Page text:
2017 wins: Opera tickets; film preview; lipstick; Ideal Home Show tickets + afternoon tea & bottle of Champagne; 2 cases of NKD; notebook; bath rack; books; film Premiere; Broadchurch DVDs; lipbalms; hamper (food/wine/Echo Dot/Jo Malone goodies); Avon lippies
    • wesleyad
    • By wesleyad 17th May 17, 12:55 PM
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    wesleyad
    To quote Virginmoney on my last remortgage at the end of a fixed deal - "we might not even need to carry out a full valuation, an external visit together with current market figures from someone like Zoopla will probably suffice".
    What they mean by this they look at other similar houses sold and for sale on Zoopla and Rightmove to check current market values in the area. They don't mean using the "zoopla estimate" which can be all over the place.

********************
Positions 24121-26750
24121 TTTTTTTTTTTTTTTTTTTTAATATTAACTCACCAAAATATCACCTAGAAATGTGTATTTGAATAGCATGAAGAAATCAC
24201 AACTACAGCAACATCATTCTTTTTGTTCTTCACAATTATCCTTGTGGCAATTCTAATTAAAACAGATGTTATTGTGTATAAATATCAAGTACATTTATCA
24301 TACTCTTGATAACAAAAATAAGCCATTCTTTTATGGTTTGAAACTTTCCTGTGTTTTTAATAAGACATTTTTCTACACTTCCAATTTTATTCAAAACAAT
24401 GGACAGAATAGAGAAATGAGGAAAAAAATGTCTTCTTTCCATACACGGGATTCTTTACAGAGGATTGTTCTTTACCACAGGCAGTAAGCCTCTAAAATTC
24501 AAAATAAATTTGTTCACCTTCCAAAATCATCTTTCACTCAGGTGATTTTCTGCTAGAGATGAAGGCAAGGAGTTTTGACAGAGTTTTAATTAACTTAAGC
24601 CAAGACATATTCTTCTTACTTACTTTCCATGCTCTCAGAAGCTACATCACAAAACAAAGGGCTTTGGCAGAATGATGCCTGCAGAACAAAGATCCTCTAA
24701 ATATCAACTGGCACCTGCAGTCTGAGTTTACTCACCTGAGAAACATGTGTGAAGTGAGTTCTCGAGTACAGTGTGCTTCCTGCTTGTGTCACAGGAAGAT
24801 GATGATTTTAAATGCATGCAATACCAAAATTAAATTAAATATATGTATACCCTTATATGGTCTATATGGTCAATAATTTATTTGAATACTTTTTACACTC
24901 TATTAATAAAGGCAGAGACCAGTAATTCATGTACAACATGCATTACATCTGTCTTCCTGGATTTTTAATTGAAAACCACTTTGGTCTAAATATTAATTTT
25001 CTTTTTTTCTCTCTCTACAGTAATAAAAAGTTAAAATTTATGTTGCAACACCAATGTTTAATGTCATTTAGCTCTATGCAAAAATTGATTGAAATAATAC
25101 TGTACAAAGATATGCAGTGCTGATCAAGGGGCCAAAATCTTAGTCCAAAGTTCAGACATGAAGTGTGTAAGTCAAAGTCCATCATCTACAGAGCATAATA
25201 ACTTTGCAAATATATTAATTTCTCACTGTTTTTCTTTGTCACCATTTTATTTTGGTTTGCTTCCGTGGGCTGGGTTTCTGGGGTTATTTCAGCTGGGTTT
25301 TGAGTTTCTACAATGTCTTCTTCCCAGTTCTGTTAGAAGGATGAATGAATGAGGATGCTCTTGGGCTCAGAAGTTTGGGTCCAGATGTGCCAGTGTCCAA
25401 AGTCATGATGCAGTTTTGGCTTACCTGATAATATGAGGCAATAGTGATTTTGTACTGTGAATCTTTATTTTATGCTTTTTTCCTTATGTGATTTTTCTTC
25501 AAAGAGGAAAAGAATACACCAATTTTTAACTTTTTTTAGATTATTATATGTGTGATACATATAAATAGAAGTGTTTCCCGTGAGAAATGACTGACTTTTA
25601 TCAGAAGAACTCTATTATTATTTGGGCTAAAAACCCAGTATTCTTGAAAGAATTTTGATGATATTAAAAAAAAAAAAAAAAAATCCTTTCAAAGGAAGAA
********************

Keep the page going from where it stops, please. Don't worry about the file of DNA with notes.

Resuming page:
• bertiewhite
    • By bertiewhite 17th May 17, 1:12 PM
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    bertiewhite
    What they mean by this they look at other similar houses sold and for sale on Zoopla and Rightmove to check current market values in the area. They don't mean using the "zoopla estimate" which can be all over the place.
    Originally posted by wesleyad
    But like I said - the mortgage valuation just so happened, coincidentally, to be exactly what the Zoopla estimate said at the time. Funny old thing, that.
    • Surrey_EA
    • By Surrey_EA 17th May 17, 1:14 PM
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    Surrey_EA
    But like I said - the mortgage valuation just so happened, coincidentally, to be exactly what the Zoopla estimate said at the time. Funny old thing, that.
    Originally posted by bertiewhite
    Normally when remortgaging the applicant is asked by the lender for an estimate of the value of the property.